Here are just a few things the St. Johns River means for the general public. 

Boating

Boaters have always enjoyed the St. Johns River. Today, one can operate motorboats, sailboats, kayaks, paddleboards, and other craft on the St. Johns and many of its tributaries. However, anyone boating on the river should remember the following guidelines from the Florida Fish and Wildlife Conservation Commission (FWC):  

Boater Safety

  1. Obtain the proper boating license, depending upon your age. According to the FWC, “For anyone born on or after January 1, 1988, who will be operating a boat in Florida waters with an engine of ten (10) horsepower or more, the law requires them to complete an approved boating safety course and obtain a Florida Boating Safety ID Card.” See  https://myfwc.com/license/boating-navigation/. 
  2. Watch the weather forecast for storms, and pay attention to tides. See the National Weather Service Weather Activity Planner at https://forecast.weather.gov/wxplanner.php?site=jax (FWC 2018a). 
  3. Provide a life jacket for every adult in a boat, and wear life jackets properly. For vessels under 16 feet, all children younger than six years old must wear an approved life jacket (FWC 2018a). 
  4. Avoid mixing alcohol and boating. 
  5. All boats are required to carry certain kinds of safety equipment. This may include fire extinguishers, distress signals, and other devices, depending upon the size and configuration of a vessel. Visit https://myfwc.com/boating/safety-education/ for all the information you need on boater safety (FWC 2018a).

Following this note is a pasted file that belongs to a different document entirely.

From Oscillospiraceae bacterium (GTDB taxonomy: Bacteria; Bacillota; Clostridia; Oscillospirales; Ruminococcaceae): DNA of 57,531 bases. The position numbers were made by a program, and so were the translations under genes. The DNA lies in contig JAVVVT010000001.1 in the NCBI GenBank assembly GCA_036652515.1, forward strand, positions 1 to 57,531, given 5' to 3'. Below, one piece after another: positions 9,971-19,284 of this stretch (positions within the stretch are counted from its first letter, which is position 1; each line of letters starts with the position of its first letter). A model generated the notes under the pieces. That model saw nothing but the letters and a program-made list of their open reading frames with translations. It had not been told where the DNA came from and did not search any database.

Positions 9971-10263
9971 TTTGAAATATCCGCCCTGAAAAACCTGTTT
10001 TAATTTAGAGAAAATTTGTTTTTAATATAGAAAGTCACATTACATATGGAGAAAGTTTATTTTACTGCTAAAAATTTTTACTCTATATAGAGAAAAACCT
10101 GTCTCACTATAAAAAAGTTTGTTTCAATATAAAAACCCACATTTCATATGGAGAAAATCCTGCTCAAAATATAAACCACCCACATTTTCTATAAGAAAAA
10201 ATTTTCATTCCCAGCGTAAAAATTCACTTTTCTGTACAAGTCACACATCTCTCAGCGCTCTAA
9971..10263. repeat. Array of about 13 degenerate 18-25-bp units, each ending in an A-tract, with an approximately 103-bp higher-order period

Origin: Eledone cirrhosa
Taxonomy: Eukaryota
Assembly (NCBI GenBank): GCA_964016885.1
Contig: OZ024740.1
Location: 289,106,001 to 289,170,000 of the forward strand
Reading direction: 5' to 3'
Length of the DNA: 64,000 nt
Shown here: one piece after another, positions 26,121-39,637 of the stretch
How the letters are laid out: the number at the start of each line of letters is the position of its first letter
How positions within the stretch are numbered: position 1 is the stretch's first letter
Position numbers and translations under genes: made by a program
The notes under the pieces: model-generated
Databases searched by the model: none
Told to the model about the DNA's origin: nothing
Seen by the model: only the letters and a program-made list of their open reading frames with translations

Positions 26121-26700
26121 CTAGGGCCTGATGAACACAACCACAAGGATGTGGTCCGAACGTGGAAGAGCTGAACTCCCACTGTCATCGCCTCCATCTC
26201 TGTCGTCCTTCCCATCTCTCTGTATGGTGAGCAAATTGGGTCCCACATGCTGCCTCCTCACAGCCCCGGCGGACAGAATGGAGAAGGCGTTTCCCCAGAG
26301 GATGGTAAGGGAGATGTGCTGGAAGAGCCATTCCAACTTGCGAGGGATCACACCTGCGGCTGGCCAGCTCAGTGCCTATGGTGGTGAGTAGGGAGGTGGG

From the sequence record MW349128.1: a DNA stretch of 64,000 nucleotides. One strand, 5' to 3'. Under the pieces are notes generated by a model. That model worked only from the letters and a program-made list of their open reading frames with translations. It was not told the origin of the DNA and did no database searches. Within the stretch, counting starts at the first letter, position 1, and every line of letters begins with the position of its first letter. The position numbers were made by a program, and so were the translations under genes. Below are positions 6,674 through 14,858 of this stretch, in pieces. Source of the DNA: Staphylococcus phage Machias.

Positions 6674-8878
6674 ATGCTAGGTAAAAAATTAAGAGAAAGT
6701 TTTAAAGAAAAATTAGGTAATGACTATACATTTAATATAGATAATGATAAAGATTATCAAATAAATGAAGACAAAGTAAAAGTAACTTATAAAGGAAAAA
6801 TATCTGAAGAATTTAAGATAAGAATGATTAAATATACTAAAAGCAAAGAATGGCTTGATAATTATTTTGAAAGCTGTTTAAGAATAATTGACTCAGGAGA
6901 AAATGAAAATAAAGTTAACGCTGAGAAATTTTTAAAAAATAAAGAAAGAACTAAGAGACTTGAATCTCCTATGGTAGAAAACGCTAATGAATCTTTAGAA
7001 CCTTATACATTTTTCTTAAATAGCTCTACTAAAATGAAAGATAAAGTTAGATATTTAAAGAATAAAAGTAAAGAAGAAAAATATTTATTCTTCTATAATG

Boater Etiquette

  1. Observe posted rules at all times, including no wake zones. 
  2. Pay attention to rules regarding protection of manatees and dolphins. For more information on manatees, see https://myfwc.com/wildlifehabitats/wildlife/manatee/protection-zones/. Please exercise caution around dolphins. Never feed dolphins, and if fishing, avoid releasing your catch or throwing out leftover bait near dolphins. For information on proper behavior around dolphins, see https://myfwc.com/wildlifehabitats/profiles/mammals/aquatic/dolphin/. 
  3. Pay attention to other boaters, and slow down to reduce your wake if you are near kayakers or other small boats. 
  4. Exercise special care if boating with pets. Provide plenty of water and a place in the shade for your pets, and consider a life vest for your pet. For more information on boating with pets, see https://www.formulaboats.com/blog/boating-with-pets/.   
  5. Please do not litter.   

Special Boating Rules for the St. Johns River Tributaries

  1. Avoid fishing and/or swimming in polluted tributaries.  Some of the creeks that flow into the St. Johns River are badly polluted with human waste, metals, pesticides, and other materials that can sicken humans. The following is a list of selected creeks that are especially polluted and considered “impaired” under existing laws.  Please exercise caution around these tributaries. The reason these streams are designated as “impaired,” is listed as well: